Apps.FuelCell History

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November 24, 2010, at 08:11 PM by 206.180.155.75 -
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(:title Solid Oxide Fuel Cell:) (:keywords nonlinear, model, predictive control, APMonitor, differential, algebraic, modeling language, solid oxide fuel cell:) (:description High fidelity nonlinear model of a Solid Oxide Fuel Cell with APMonitor:)

November 13, 2010, at 12:43 PM by 206.180.155.75 -
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A solid oxide fuel cell (SOFC) is an electrochemical conversion device that produces electricity directly from oxidizing a fuel. Fuel cells are characterized by their electrolyte material; the SOFC has a solid oxide or ceramic, electrolyte. Advantages of this class of fuel cells include high efficiency, long-term stability, fuel flexibility, low emissions, and relatively low cost. The largest disadvantage is the high operating temperature which results in longer start-up times and mechanical and chemical compatibility issues.

The objective of the SOFC model is to maintain performance and operational integrity subject to load-following, efficiency maximization, and disturbances using advanced process control.

to:

A solid oxide fuel cell (SOFC) is an electrochemical energy conversion device that produces electricity directly from oxidizing a fuel. Fuel cells are characterized by their charge transfer mechanism; the SOFC has a solid oxide electrode-electrolyte assembly. Advantages of this class of fuel cells include high efficiency, long-term stability, fuel flexibility, low emissions, and relatively lower catalyst cost. The largest challenge is preserving oxide integrity and fuel cell lifetime due to mechanical and chemical compatibility issues. Also, the high operating temperature can increase startup times but also provides benefits of internal reforming and waste heat which can be utilized downstream.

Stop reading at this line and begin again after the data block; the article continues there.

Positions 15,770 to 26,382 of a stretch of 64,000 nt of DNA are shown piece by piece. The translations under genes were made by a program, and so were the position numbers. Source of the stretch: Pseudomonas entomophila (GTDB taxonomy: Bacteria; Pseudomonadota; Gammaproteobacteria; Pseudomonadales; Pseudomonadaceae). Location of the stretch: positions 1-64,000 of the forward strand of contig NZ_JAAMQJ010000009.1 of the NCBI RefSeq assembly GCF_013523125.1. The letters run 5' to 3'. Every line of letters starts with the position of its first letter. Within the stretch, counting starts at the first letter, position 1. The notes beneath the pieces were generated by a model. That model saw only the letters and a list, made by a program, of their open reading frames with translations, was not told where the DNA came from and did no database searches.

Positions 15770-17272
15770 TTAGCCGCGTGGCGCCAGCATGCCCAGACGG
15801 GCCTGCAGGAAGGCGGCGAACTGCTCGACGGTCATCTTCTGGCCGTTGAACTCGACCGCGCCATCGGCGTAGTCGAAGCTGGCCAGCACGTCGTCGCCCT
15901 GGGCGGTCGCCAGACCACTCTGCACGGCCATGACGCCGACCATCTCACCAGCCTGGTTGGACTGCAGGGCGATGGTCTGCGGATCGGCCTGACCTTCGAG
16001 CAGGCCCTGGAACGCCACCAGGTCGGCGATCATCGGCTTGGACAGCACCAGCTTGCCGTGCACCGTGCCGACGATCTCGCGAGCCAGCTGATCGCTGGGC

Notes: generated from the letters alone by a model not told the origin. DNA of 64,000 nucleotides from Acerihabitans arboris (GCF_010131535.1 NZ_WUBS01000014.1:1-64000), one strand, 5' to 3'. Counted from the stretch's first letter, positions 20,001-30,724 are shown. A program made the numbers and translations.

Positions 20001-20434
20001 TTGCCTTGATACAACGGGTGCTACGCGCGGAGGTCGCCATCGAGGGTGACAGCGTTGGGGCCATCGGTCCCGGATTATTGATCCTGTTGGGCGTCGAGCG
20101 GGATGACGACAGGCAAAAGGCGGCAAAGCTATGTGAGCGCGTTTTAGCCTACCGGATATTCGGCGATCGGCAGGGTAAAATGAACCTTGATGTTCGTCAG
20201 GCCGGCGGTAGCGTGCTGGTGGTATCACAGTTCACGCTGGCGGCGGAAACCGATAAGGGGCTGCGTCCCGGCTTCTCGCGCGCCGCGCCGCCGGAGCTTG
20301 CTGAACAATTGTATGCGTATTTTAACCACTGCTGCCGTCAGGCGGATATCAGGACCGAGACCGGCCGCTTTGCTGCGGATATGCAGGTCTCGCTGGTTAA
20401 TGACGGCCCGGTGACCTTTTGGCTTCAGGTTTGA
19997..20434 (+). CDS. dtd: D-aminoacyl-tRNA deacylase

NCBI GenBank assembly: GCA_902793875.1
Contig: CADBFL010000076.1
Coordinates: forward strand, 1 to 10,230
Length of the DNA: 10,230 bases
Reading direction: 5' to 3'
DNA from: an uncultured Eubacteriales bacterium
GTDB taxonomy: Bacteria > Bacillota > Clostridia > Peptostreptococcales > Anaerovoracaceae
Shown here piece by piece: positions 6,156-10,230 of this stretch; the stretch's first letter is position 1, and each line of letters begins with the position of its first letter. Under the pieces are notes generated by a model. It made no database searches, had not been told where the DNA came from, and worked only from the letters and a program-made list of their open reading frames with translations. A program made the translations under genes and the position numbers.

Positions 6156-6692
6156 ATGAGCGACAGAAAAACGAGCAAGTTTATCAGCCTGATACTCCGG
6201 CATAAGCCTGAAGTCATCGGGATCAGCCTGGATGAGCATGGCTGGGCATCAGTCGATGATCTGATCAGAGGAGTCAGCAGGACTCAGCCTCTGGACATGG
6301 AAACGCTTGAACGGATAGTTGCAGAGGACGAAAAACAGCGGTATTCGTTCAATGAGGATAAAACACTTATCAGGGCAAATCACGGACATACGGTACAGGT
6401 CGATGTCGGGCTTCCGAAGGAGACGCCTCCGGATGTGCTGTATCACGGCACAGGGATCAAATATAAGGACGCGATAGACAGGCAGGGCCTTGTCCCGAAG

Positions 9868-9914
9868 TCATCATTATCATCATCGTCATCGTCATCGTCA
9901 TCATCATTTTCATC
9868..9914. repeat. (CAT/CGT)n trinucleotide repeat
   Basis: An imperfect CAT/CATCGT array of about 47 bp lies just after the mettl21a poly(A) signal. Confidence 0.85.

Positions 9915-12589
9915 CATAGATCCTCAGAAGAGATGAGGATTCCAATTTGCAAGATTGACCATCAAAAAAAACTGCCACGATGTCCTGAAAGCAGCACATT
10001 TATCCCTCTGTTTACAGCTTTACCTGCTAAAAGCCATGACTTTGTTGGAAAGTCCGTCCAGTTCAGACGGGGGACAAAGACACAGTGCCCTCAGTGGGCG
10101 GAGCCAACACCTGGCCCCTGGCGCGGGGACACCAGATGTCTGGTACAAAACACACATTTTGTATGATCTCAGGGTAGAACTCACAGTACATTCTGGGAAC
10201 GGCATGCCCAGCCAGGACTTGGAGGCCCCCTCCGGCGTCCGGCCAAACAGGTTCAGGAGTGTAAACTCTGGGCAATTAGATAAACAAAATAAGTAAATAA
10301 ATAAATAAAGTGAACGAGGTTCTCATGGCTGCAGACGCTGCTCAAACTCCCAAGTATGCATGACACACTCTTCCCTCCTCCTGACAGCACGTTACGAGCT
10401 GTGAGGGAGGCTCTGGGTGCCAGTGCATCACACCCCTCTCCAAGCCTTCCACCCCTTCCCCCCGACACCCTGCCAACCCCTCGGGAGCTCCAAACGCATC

The objective of the SOFC model is to investigate advanced process control to maintain performance and operational integrity subject to load-following, efficiency maximization, and disturbances.

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The distributed parameter approach produces a large number of states: 220 states for 10 finite volumes in the axial direction. The model is expressed as a collection of differential and algebraic equations that are solved simultaneously (without algebraic loops). With APMonitor modeling language, the algebraic equations are expressed in an implicit form. The nonlinearities are introduced by reaction and electrochemical terms.

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The distributed parameter approach produces a large number of states: 220 states for 10 finite volumes in the axial direction. The model is expressed as a collection of differential and algebraic equations that are solved simultaneously, without algebraic loops. With APMonitor modeling language, the algebraic equations are expressed in an implicit form. The model contains many nonlinearities which are introduced by reaction and electrochemical terms and temperature dependent properties.